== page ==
Thursday, December 17, 2015

At least three genetically distinct Indo-European migrations into South Asia

First came the Indo-Aryans, probably in a couple of waves. Historical linguistics and archeology tell us that they originated on the Trans-Urals steppe in the Sintashta-Andronovo horizon, and pushed south around 2,000 BC to establish themselves as the ruling elite over Central Asian agriculturalists, who were probably in large part of West Asian origin.

There are multiple lines of genetic evidence suggesting that this is indeed what happened, which I discussed in detail in several earlier blog posts, like here.

But arguably the easiest way to show it is with D-stats of the form D(Indo-Aryan,Southeast_Asian; X,Outgroup), where the Indo-Aryans are the Kalash, a population isolate from the Hindu Kush with a relatively low level of extra-West Eurasian admixture and speaking an archaic form of Indo-Aryan. The Southeast Asians are the Dai from southern China, one of the best proxies for the South and East Asian admixture in the Kalash, while X represents a wide variety of present-day and ancient populations in my dataset. The top five D-stats, each based on well over 500K SNPs, are listed below:

Kalash Dai Kotias Ju_hoan_North 0.0684 22.704
Kalash Dai Sintashta Ju_hoan_North 0.0632 25.036
Kalash Dai Georgian Ju_hoan_North 0.0625 30.991
Kalash Dai Afanasievo Ju_hoan_North 0.0612 24.496
Kalash Dai Yamnaya_Samara Ju_hoan_North 0.0611 27.97

Really cool results. Obviously, Kotias is the recently published Caucasus hunter-gatherer (CHG) genome. The Kalash appear to carry the highest level of Kotias-related ancestry among present-day populations, which they probably acquired from both the Central Asian agriculturists and Indo-Aryan invaders. At the same time, however, Georgians show the highest affinity to Kotias because they harbor less extra-West Eurasian admixture.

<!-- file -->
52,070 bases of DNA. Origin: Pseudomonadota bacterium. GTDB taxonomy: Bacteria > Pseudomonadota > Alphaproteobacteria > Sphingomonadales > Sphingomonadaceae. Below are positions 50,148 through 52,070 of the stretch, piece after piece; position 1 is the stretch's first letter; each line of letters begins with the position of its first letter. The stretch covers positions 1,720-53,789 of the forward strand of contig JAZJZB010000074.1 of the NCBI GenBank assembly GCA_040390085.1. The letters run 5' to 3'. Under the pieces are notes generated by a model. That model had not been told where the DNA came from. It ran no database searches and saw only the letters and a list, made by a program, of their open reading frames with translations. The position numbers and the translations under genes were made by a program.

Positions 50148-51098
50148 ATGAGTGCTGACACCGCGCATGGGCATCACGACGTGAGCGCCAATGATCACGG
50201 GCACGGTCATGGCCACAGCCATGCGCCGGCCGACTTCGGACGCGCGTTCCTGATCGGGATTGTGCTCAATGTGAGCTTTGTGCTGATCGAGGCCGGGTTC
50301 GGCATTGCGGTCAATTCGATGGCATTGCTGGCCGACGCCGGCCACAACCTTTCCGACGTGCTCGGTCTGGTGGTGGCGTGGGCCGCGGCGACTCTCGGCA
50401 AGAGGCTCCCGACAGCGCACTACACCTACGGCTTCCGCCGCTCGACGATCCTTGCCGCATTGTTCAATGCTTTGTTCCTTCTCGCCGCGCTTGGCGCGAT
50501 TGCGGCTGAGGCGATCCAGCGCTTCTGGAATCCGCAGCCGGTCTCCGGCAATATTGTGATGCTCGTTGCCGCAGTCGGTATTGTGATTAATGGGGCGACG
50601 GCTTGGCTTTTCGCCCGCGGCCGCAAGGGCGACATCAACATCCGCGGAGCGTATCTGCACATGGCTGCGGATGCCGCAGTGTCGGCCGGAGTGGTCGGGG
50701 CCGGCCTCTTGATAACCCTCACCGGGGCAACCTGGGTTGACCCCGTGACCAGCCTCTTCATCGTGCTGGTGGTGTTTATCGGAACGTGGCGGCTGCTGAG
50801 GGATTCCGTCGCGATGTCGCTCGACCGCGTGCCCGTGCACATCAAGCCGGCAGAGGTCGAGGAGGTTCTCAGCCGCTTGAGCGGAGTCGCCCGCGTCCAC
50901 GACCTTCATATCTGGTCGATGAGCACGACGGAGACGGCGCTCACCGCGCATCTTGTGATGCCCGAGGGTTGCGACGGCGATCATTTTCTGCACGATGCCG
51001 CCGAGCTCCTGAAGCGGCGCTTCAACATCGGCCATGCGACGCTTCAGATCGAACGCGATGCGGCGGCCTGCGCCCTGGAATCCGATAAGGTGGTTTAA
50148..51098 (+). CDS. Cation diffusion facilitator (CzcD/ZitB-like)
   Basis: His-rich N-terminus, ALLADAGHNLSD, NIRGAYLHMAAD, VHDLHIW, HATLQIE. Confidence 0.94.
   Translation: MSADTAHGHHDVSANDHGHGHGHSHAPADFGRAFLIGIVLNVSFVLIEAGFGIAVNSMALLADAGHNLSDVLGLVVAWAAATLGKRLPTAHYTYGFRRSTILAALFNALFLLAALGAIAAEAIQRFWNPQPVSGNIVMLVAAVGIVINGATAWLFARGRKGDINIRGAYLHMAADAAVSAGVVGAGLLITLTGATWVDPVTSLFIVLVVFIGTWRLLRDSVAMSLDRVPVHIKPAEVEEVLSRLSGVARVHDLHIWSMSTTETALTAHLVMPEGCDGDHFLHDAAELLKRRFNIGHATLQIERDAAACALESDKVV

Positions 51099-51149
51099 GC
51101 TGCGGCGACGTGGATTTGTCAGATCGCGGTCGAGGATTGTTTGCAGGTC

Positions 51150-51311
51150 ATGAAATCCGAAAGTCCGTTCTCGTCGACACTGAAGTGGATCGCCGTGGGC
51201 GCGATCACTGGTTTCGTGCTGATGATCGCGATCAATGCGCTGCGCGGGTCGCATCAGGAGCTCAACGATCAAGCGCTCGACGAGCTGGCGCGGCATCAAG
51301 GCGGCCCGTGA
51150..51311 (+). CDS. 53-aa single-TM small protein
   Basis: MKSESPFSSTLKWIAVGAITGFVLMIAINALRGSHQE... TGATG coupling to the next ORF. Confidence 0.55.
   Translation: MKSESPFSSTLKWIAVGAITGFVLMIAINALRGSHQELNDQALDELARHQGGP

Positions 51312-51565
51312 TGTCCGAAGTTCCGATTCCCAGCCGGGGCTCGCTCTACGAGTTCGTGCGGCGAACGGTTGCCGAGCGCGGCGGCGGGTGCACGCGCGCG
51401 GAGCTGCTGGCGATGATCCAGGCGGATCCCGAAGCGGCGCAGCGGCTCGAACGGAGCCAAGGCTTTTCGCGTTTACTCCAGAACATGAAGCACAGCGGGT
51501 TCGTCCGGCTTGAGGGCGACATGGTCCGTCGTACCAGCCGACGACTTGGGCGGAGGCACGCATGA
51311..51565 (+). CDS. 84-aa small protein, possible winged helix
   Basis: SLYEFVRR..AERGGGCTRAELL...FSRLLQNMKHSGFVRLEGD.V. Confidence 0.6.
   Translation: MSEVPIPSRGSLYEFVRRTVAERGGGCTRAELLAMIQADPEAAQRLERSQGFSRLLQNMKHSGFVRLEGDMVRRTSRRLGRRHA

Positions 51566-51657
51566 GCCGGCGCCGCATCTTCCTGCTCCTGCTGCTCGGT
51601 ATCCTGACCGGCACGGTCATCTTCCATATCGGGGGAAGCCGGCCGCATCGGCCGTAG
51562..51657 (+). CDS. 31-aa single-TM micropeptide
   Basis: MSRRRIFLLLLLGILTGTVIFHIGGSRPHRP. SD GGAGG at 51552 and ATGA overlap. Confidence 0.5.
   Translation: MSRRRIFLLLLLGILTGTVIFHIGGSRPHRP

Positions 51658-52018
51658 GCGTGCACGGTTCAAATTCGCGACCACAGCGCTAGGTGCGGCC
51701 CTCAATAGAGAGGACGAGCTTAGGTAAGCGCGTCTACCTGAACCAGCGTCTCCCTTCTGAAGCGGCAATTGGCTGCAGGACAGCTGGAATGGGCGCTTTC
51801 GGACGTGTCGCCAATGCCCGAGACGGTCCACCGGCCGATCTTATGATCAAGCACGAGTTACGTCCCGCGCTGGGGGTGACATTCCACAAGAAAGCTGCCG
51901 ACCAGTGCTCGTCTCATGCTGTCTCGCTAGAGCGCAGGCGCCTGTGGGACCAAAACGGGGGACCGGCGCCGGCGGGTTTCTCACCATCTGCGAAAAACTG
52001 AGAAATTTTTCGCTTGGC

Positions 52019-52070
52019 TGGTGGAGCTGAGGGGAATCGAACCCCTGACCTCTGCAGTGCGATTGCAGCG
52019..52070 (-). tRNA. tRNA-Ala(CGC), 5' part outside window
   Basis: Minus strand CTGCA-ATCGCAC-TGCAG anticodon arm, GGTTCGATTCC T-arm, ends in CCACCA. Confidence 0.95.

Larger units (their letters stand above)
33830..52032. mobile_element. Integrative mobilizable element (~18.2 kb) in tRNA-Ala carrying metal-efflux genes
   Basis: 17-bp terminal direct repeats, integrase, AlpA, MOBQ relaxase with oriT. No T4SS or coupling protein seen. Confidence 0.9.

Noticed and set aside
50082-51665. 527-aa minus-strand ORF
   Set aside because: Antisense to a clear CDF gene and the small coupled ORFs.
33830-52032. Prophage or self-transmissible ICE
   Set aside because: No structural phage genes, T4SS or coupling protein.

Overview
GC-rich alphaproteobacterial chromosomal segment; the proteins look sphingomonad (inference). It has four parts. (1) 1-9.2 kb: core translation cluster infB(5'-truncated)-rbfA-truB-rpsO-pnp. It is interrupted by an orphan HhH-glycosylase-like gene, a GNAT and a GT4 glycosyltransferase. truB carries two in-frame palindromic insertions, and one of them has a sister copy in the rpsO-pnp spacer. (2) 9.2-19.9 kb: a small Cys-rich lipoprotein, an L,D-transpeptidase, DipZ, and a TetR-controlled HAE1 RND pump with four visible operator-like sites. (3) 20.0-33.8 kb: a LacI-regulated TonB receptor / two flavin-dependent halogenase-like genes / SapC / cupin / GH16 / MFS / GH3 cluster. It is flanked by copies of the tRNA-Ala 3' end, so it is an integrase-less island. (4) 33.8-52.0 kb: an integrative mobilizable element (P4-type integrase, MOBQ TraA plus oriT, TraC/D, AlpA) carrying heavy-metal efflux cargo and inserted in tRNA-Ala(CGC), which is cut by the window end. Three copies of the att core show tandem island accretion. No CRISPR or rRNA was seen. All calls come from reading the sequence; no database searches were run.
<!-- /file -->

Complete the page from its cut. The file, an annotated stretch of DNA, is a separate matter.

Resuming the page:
After the Indo-Aryans came the Iranians, in all likelihood also from the steppe. They were either an offshoot of Sintashta-Andronovo or the more westerly Srubnaya Culture. I'd say the D-stats below, of the form D(Eastern_Iranian,Southeast_Asian)(X,Outgroup), are inconclusive, because the differences are small, and the outcome possibly affected by the methodology and/or sampling bias.

Tajik_Shugnan Dai Sintashta Ju_hoan_North 0.0716 26.427
Tajik_Shugnan Dai Poltavka Ju_hoan_North 0.0695 25.234
Tajik_Shugnan Dai Afanasievo Ju_hoan_North 0.0691 24.703
Tajik_Shugnan Dai Srubnaya Ju_hoan_North 0.069 28.266
Tajik_Shugnan Dai Corded_Ware_Germany Ju_hoan_North 0.0684 27.328

But again, the top five results make a lot of sense in the context of historical linguistics and archeology. By the way, Tajik Shugnans are a population isolate in the Pamir Mountains, like the Kalash with low level extra-West Eurasian admixture, and thus likely to be among the best available reference groups for early Eastern Iranians.